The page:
By Anjali Choudhary, March 21 2022—
Anti-Blackness and misogyny “quite literally kills Black female academics.” I was taken aback by this statement, too. As post-secondary students, we neglect to critically analyze the environment we exist in. For Dr. Irene Shankar, this is the norm in academia and an idea that Black feminist scholars — including Jennifer Nash, whom Shankar quotes — have been attempting to voice for decades.
In the “#BreakTheBias: Gender Justice at the Intersections” webinar hosted for International Women’s Day by the University of Calgary, Shankar combined her expertise as an associate professor of sociology at Mount Royal University with the work of other scholars to discuss the ongoing harms perpetrated by universities and academia — especially at the intersection of race and gender.
Every year on March 8, the global community celebrates the achievement and progress made by inspiring and courageous women. However, the crucial and often overlooked element is the call to action to continue the progress for all women by pursuing intersectional feminism.
While white, wealthy, Anglophone women were first allowed to vote in Canada in 1916, most women of colour were not afforded this right until the late 1940s. Even further, Indigenous women couldn’t vote in federal elections until 1960.
Much of the feminist movement historically has favoured wealthy, white women and as a result, racialized women continue to face systemic barriers to progress today. Universities — which were created to systematically disclude women and people of colour — are no exception.
“Academia is a space that has been shaped and configured by its history, its original mandate and the people that inhabited that space, resulting in disturbances upon the arrival of those who are not seen as its natural occupants — those racialized and gendered folks,” said Shankar.
She was referring to the fact that universities in Canada were originally created for white men who were upper class. In addition to blatant racism and gender-based discrimination being rampant, many individuals at the top of these institutional hierarchies were a special brand of evil.
One such example was the University of Alberta’s first provost — J. M. MacEachran — who was also the Head of the Alberta Eugenics board which oversaw the forced sterilization of individuals living with disabilities under the 1928 Sexual Sterilization Act.
While the outright exclusion of individuals is not paraded in the present day, signs of privilege and discrimination are far too entangled in the structure of academia. While some women may now be a part of the hierarchy, racialized women are still not a part of the conversation.
In the University of Calgary’s executive leadership team, there are three women included, but not a single one of them is a person of colour. How can the institution within which we wish to see representation and diversity actually fulfill that desire when it was built in direct opposition to it?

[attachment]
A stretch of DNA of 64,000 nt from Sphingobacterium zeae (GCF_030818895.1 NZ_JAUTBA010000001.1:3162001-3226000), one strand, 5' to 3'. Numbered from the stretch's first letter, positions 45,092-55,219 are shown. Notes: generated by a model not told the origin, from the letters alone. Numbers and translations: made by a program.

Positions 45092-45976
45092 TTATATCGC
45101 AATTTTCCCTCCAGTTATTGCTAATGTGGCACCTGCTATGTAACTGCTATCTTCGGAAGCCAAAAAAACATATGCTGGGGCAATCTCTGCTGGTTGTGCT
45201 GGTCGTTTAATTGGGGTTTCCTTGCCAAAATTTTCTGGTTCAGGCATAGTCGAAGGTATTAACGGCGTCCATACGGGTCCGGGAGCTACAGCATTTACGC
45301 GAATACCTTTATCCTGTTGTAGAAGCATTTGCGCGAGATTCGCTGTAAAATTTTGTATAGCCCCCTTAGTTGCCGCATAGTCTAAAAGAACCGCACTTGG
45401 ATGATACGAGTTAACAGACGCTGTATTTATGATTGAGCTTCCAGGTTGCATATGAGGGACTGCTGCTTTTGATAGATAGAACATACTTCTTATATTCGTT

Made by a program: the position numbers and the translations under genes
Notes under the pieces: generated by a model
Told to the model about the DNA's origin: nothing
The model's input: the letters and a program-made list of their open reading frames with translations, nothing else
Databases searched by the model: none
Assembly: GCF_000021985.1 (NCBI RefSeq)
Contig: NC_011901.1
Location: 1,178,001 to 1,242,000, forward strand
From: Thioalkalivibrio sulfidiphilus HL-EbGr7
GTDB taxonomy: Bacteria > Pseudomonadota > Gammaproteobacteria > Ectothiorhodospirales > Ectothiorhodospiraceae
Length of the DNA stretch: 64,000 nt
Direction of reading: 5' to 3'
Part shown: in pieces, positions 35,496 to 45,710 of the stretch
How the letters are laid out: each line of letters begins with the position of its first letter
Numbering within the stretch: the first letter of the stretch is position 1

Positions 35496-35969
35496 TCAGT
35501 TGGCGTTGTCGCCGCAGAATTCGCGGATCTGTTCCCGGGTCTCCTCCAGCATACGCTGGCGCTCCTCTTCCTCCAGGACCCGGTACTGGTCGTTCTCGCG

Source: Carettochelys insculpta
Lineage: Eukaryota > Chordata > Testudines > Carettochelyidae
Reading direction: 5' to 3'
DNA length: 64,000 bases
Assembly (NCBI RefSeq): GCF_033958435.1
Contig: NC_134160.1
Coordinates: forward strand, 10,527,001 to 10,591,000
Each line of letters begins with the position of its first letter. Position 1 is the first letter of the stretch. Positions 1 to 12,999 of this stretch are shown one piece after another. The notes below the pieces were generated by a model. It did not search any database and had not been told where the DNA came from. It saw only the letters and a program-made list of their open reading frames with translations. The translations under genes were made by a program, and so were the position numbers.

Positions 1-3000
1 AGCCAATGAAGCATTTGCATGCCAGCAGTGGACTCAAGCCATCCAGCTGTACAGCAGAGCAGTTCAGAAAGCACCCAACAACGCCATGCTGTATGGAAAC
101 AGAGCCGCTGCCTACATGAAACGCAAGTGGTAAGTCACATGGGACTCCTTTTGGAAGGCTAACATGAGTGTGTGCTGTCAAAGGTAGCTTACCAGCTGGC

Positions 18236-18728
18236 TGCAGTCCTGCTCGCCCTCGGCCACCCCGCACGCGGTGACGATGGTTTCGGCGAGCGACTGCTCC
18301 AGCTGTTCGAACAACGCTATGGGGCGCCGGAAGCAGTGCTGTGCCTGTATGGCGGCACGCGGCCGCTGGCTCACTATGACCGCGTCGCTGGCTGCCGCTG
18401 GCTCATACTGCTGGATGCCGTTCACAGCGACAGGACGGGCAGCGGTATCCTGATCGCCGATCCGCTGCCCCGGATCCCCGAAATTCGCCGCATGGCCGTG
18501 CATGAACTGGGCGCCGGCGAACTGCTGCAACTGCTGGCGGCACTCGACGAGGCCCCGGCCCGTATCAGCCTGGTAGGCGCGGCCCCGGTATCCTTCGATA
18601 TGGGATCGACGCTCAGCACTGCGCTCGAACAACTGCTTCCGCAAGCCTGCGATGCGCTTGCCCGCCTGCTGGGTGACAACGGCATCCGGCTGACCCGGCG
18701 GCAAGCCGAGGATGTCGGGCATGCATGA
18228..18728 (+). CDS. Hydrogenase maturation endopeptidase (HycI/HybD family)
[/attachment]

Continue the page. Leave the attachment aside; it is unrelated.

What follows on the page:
“The call for diversity in leadership has translated into leadership that is more gender inclusive but embedded in wishful thinking that gender equality will somehow result in racial equality, which it has not,” says Shankar
She adds, citing scholar Sarah Ahmad, that these inefficiencies are by design.
“Their intention is to keep us from changing or providing any meaningful address of racism that continues to exist on campus,” she said.
As students, this should be of the utmost concern as we enter and progress through the academy. Access to higher education already discludes certain groups such as those coming from lower-income households or living with disabilities.
But the continued discrimination against those who have made their way in and evidently proven their worth — namely racialized women in faculties — shows the backward thinking of the institution we hope to use as a springboard to progress society. If change doesn’t occur, for many of us who are racialized women, the very systems that are meant to shape our futures will ultimately hinder it.
Shankar concludes by claiming that what these existing relations of racism call for is a reckoning…it’s not a new call.
“There are decades of work calling for a reckoning in academia…[it] has involved the extensive labour of racialized women, particularly Black feminist scholars who have been leading the charge in calling for systematic change,” Shankar adds.
However, she adds that this cannot be done through modification of the existing structure.
“Essentially what we’re doing is painting the walls of a crumbling building,” she said. “So at some point, we need to start addressing the very structure of academia that continues to uphold the racist and exclusionary systems in place.”
If the faculty and leadership refuse to implement the much-needed change and revolution, it must fall into the hands of the future generation of leaders. By continuing to criticize the institutions we work and operate within and by listening to the research and calls to action by individuals such as Black feminist scholars, the rampant systemic discrimination can be overturned entirely.
This article is a part of our Voices section.